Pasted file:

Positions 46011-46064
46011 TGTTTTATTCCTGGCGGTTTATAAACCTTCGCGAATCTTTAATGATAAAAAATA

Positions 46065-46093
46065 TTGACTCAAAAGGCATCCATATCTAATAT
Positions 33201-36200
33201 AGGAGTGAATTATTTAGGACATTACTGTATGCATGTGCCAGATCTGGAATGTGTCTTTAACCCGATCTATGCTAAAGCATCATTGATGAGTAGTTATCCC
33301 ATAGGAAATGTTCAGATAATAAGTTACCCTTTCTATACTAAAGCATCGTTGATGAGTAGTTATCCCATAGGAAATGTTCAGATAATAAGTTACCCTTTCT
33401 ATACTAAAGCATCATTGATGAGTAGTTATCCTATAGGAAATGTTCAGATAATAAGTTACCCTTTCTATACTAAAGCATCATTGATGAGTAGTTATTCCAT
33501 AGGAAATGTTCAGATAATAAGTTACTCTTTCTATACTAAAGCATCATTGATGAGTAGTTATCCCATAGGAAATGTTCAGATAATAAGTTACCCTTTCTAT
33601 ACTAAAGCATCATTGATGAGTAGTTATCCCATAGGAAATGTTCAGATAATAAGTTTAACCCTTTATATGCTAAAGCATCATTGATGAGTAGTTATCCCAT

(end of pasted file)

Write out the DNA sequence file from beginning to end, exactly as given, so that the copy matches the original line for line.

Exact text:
Positions 46011-46064
46011 TGTTTTATTCCTGGCGGTTTATAAACCTTCGCGAATCTTTAATGATAAAAAATA

Positions 46065-46093
46065 TTGACTCAAAAGGCATCCATATCTAATAT
Positions 33201-36200
33201 AGGAGTGAATTATTTAGGACATTACTGTATGCATGTGCCAGATCTGGAATGTGTCTTTAACCCGATCTATGCTAAAGCATCATTGATGAGTAGTTATCCC
33301 ATAGGAAATGTTCAGATAATAAGTTACCCTTTCTATACTAAAGCATCGTTGATGAGTAGTTATCCCATAGGAAATGTTCAGATAATAAGTTACCCTTTCT
33401 ATACTAAAGCATCATTGATGAGTAGTTATCCTATAGGAAATGTTCAGATAATAAGTTACCCTTTCTATACTAAAGCATCATTGATGAGTAGTTATTCCAT
33501 AGGAAATGTTCAGATAATAAGTTACTCTTTCTATACTAAAGCATCATTGATGAGTAGTTATCCCATAGGAAATGTTCAGATAATAAGTTACCCTTTCTAT
33601 ACTAAAGCATCATTGATGAGTAGTTATCCCATAGGAAATGTTCAGATAATAAGTTTAACCCTTTATATGCTAAAGCATCATTGATGAGTAGTTATCCCAT